Family blames chiropractic procedure for stroke

By Leslie Papp
Toronto Star Medical Reporter
November 2, 1999

Paralyzing strokes due to chiropractic neck adjustments appear far more common than previously thought, according to data to be released at a news conference today.

Such strokes likely happen to scores of Canadian chiropractic patients each year despite the profession's long-standing claims that a stroke is a one-in-a-million risk, warns Dr. John Norris, professor of neurology at the University of Toronto and head of an expert group which complied the new data.

``This is dangerous,'' he said.

An inquest is being demanded today into the death of Lana Dale Lewis, a 45-year-old Toronto woman who died of a stroke. Her family has launched a $12 million lawsuit against her chiropractor, Dr. Philip Emanuele, and several leaders of the profession.

The statement of claim alleges that the stroke was likely due to a chiropractic manipulation. Details are to be released today.

``This left three children with no mother,'' says Mike Ford, Lewis' brother-in-law. ``It left 12 people without a sister, and left a mother and a stepfather without their daughter.''

Emanuele did not return telephone calls yesterday.

In the statement of claim, which must still be proven in court, the family alleges that Emanuele manipulated Lewis' neck on Aug. 26, 1996, without using an examination table. Instead, he reached over his office desk, it says.

She was being treated for migraine headaches.

Lewis ``suffered a grievous injury . . . which ultimately caused her death'' from a stroke 17 days later, states the family's court claim.

Following an autopsy, a coroner concluded her death couldn't be blamed on chiropractic treatment with absolute certainty but that ``the uncertainty was small . . . less than 10 per cent,'' states the claim.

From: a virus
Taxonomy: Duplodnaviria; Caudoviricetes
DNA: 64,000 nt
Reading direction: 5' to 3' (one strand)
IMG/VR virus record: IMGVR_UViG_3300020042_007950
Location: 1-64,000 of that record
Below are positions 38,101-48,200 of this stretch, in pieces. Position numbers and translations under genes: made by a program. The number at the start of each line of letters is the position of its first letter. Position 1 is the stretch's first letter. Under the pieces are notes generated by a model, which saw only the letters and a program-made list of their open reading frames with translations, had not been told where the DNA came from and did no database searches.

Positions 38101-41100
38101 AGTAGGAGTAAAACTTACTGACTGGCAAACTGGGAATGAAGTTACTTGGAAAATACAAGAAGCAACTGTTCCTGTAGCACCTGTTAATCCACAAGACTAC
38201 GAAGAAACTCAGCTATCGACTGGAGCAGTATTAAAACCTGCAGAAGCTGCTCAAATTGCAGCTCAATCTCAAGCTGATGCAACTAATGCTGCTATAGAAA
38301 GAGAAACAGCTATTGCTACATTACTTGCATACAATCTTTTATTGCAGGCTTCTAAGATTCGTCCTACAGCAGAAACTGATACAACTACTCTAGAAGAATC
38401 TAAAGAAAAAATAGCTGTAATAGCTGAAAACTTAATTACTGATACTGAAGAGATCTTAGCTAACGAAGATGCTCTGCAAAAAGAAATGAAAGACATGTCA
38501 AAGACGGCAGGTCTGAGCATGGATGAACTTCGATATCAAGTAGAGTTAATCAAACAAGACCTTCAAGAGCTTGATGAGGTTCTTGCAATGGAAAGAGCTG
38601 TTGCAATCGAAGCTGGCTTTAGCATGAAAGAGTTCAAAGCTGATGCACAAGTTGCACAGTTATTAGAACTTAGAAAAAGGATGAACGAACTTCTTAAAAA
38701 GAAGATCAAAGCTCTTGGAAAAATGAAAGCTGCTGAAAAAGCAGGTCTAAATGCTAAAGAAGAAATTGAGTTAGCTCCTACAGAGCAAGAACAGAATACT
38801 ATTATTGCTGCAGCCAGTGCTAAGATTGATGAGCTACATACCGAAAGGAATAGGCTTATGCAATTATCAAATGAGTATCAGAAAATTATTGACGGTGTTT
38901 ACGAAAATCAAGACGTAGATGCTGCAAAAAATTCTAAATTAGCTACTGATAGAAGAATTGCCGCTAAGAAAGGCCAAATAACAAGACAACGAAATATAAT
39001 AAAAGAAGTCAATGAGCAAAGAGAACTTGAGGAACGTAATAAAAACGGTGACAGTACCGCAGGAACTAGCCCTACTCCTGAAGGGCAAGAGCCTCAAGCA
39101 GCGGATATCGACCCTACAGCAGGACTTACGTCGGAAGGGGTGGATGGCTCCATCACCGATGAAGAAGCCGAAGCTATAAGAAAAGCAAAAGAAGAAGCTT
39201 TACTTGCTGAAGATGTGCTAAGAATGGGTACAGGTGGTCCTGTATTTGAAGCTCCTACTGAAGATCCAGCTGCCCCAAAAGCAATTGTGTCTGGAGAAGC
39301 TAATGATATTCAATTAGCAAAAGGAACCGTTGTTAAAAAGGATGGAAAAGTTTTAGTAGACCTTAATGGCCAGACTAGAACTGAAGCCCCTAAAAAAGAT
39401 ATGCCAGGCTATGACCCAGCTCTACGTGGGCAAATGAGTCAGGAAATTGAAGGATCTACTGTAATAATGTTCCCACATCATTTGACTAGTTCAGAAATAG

Also named in the lawsuit is Jean Moss, head of the Canadian Memorial Chiropractic College. The family claims the college failed to teach Emanuele about risks involved in twisting the neck.

A spokesperson for the college said officials were consulting with their lawyer and unable to comment yesterday. ``We're going to see what happens at that news conference,'' said spokesperson Kelly Mills.

Blood vessels in the neck can be damaged by the forceful manipulations involved in chiropractic treatment, said Norris, of the Stroke Consortium, a network of about 100 stroke researchers in 45 centres.

``If you damage those arteries, if you pull the neck as chiropractors do, you can tear the inside lining of the artery. It produces an obstruction.''

The damaged lining traps blood and begins to balloon. This balloon can become so big it blocks blood flow to the brain, said Norris. Or a clot can form ``and that clot goes upstairs to the brain.'' In either case, a stroke results.

The consortium launched a study in March, asking its members to report any strokes caused by a neck artery ``dissection.'' In just eight months, 19 centres have reported more than 60 cases.

About 30 per cent were deemed ``spontaneous,'' meaning they occurred from trivial actions such as drying the neck with a towel or even coughing.

But 70 per cent of cases were due to neck trauma, and the largest cause was chiropractic manipulation, accounting for about 20 ``stroked out'' people.

``If our small number of centres is showing two chiropractic strokes a month, that means the whole consortium would produce four a month,'' Norris said.

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